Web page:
COVID-19 Information for State Employees
When dealing with highly contagious diseases like influenza, employees need to stay home and not infect co-workers, clients, or the general public. In the case of COVID-19, the Centers for Disease Control and Prevention (CDC) currently advises that common symptoms include flu-like symptoms (fever (100.4° F or higher), cough or sore throat, headache or body aches, and in some cases diarrhea and vomiting) or symptoms of respiratory illness (fever (100.4° F or higher), cough, and shortness of breath). Click
here for a full list of symptoms. In order to slow or stop the spread of these illnesses, it is critical to follow these instructions.
Stop the Spread - State Government Guidance
The Wisconsin State Government continues to apply COVID-19 related workplace policies in terms of the number of employees at the work site, social distancing requirements, personal protective equipment, cleaning standards, travel restrictions, etc.
Stop the Spread Guidance Documents
Preventive Actions You Can Take
The best way to prevent illness is to avoid being exposed to this virus. However, as a reminder, CDC always recommends everyday preventive actions to help prevent the spread of respiratory diseases, including:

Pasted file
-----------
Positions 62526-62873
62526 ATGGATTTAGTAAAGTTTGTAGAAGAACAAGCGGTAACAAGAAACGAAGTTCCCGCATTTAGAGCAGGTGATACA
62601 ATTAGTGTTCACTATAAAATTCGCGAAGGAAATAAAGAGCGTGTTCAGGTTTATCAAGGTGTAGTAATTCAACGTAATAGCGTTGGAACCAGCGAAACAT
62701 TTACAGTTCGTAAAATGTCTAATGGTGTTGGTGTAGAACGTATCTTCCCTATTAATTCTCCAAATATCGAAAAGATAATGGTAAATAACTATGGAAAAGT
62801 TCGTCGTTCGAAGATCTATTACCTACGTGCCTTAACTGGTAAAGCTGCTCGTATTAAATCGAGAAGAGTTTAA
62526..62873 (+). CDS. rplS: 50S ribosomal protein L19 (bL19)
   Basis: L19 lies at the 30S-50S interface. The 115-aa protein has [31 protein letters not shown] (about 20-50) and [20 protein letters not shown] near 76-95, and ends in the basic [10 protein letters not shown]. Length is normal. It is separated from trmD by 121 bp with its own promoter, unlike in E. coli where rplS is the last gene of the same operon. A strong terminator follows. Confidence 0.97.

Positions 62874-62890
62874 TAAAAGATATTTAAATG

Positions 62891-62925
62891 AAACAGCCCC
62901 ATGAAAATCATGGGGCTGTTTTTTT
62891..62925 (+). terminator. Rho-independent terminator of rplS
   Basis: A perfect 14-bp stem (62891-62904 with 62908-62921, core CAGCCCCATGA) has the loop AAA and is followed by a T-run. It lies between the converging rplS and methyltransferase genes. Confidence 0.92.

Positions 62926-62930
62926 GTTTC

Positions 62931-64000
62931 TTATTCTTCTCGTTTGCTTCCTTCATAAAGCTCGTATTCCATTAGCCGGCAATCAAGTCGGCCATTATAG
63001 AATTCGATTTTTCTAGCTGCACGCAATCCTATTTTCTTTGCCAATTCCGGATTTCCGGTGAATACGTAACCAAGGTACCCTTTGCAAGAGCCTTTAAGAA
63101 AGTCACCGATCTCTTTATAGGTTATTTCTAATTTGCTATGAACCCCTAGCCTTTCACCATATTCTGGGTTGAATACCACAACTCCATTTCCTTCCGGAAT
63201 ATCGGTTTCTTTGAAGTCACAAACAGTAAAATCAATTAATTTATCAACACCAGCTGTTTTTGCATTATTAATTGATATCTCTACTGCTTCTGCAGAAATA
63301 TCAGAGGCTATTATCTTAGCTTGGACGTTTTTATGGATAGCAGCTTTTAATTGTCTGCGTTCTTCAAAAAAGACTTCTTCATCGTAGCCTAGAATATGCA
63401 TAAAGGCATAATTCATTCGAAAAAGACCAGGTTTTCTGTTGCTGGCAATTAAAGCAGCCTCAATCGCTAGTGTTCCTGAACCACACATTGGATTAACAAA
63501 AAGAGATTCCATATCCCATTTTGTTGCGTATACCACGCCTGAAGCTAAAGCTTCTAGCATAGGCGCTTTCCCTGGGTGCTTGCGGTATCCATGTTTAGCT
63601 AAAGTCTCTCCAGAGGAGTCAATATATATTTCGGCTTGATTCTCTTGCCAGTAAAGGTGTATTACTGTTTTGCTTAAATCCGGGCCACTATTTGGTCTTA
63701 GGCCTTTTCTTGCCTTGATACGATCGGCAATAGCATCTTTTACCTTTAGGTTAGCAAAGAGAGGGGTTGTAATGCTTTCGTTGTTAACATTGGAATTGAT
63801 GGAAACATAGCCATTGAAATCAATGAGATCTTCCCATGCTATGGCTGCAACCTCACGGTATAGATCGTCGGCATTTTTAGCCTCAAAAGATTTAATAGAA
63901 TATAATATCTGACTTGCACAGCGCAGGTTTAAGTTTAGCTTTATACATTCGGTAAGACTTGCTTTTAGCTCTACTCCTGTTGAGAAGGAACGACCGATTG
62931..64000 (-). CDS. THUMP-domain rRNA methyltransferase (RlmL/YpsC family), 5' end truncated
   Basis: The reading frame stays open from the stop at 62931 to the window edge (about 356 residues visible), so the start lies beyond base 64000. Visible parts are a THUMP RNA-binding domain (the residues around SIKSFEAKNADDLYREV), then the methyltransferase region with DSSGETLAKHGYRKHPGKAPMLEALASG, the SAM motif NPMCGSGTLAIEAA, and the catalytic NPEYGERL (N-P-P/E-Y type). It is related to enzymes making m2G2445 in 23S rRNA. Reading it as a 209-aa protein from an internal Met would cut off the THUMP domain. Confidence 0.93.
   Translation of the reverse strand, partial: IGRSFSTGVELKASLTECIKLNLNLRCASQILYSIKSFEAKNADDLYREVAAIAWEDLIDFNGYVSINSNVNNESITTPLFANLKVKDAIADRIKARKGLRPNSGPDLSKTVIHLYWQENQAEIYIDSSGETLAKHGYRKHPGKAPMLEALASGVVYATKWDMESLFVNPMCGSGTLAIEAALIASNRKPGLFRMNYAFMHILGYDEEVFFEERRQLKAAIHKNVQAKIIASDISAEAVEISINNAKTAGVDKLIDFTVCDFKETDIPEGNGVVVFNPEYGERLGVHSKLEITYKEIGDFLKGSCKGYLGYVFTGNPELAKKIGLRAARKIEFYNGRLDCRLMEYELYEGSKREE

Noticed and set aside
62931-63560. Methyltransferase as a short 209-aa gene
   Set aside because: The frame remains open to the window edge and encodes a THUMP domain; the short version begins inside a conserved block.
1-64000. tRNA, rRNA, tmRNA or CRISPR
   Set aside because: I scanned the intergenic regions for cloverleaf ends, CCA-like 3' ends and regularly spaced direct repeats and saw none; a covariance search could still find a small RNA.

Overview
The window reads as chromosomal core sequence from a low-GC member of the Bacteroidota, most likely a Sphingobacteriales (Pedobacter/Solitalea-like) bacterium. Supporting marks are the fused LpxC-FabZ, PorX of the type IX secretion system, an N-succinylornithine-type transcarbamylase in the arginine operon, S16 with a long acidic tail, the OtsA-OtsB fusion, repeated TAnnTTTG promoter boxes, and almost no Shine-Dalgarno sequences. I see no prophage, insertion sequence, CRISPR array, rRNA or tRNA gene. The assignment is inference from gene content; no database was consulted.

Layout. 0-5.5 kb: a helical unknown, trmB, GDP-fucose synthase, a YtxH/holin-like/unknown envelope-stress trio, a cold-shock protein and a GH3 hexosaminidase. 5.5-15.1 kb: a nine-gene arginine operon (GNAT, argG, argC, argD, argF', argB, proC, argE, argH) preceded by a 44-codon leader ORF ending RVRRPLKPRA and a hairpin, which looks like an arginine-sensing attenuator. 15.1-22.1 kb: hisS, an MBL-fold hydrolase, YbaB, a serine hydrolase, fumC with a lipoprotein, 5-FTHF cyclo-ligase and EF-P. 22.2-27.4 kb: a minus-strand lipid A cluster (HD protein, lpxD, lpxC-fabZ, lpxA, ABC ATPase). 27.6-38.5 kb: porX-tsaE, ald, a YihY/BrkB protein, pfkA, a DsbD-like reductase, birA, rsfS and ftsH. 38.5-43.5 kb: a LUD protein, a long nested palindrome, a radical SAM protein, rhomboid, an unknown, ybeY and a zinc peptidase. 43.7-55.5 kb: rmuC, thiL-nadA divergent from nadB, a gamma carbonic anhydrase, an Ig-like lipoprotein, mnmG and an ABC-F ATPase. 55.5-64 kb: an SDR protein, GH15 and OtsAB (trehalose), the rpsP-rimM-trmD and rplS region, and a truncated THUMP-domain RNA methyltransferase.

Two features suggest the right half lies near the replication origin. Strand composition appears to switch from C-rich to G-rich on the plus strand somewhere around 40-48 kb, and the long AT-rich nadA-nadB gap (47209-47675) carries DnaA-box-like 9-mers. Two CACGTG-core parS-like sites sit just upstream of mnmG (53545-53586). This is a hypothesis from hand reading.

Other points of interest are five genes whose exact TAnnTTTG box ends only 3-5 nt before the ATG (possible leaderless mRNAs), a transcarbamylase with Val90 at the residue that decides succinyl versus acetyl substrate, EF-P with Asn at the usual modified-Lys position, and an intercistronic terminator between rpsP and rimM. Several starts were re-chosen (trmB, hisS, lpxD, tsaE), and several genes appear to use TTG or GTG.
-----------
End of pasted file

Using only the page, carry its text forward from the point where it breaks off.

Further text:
Get a COVID-19 vaccination. Information about how to find a vaccine appointment is available on the DHS website.
Wash your hands often with soap and water for at least 20 seconds, especially after going to the bathroom; before eating; and after blowing your nose, coughing, or sneezing.
Avoid close contact with people who are sick.
Avoid touching your eyes, nose, and mouth with unwashed hands.
Stay home when you are sick.
Cover your cough or sneeze with a tissue, then throw the tissue in the trash.
Clean and disinfect frequently touched surfaces daily using a regular household cleaning spray or wipe.
Cover your mouth and nose with a face mask or face covering when around others.
Staying Home if You Are Sick
Employees should stay home when sick. COVID-19 infections have a
range of symptoms, from little to no symptoms to very severe symptoms. Employees with these symptoms should generally
not come to work until they are free of fever (>100.4°F) for 24 hours (without the use of fever reducing medications) AND their other symptoms have improved (for example, cough, shortness of breath, etc.) AND at least 5 days have passed since symptoms first appeared.
Mental Health & Well-Being Resources
The Division of Personnel Management has teamed up with the Department of Health Services and Employee Trust funds to compile a list of mental health and well-being resources to help you and your family stay well and connected during this unprecedented time. See the
COVID-19 Resources page for more information.